I was born in Hillbrow in 1975. For the first year of my life my family unit lived in Berea on the eastern outskirts of modern-day Hillbrow. We moved shortly after to the now, much greener northern suburbs, where my mother has lived in the same house for 37 years. I am a true Jo’burg boy. My accent reveals this truth.
Except for a brief stint in London I have not lived anywhere else in the world for an extensive period of time. I love Johannesburg. I preach my love on the interwebs and to friends and foreigners, alike. I defend Jo’burg in the great war between Johannesburg and Cape Town and I take pride in the fact that I live in the greatest city in Africa.
But something is slowly changing.
There is the great anecdote about the boiling frog that I have always believed to be true of the people who live in South Africa and Jozi in particular. The last 2 years of my life have been spent working in the inner-inner city of Johannesburg, where the melting pot of cultures and lack of space is obvious. Crime is rampant and local government service delivery is poor. These are not new revelations and I have been aware of this from as early as leaving high school, which I attended near Joubert Park, in the city centre, twenty years ago. What’s become more worrying is the ease at which my fellow neighbours and I are now accepting this slow decline.
I recently returned from a two-week break in Cape Town over December where I was deliberately looking at how well the city runs in comparison to Jo’burg. Cape Town is quite literally a different country. Yes, there are litter and crime and unemployment issues but the traffic lights all work, recycling waste is easy, the street curbs and island don’t have weeds growing out of them and the distinct lack of potholes is staggering. How can they have got this so right when Jo’burg has far more tax payers and a larger economy?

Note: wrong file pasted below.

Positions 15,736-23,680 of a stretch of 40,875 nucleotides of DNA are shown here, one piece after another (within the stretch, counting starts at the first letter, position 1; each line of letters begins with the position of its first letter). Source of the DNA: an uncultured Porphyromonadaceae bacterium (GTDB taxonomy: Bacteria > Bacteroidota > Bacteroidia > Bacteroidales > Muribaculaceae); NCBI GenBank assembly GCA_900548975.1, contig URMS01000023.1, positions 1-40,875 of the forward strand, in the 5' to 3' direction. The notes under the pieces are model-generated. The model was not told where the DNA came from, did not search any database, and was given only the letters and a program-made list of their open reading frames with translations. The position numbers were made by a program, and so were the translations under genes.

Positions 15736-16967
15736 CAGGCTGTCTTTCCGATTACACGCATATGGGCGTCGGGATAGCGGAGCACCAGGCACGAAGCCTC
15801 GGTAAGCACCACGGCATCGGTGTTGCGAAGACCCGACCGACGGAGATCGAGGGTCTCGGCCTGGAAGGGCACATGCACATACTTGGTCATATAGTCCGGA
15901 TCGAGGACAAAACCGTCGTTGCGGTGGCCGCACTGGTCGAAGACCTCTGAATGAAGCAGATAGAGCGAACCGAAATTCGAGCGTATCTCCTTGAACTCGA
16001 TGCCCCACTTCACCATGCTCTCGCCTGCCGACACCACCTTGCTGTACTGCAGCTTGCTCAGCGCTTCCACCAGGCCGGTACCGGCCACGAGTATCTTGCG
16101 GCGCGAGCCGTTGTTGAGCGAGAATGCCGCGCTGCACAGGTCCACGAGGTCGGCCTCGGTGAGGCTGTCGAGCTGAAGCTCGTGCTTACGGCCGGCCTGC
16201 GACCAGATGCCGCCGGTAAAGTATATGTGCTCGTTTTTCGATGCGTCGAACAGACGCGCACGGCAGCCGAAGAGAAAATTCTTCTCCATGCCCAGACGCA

I am not one to talk politics but clearly at some level the Democratic Alliance (DA) has managed to grapple with problems and resolve them where the ANC is failing fantastically in central Johannesburg.
I’m considering “emigration” to the fairer Cape as an alternative to being boiled alive in Jo’burg. I fear that the path we take in Jo’burg is slippery, downhill and full of greased politicians.
I love my city. My tree-lined city. My non-windy city. My vibrant city. My city that I know so intimately. It saddens me to even consider leaving my network of friends, family and local businesses but the right hemisphere of my brain is winning this fight of leaving.
All that was won in the great fight to freedom is slowly being lost. I should end this post with “Vote DA!” but the problems are way deeper than sheer politics and are now engrained in us all. I, like many others, feel that staying and fighting this battle is now a waste of energy and that’s clearly half the problem.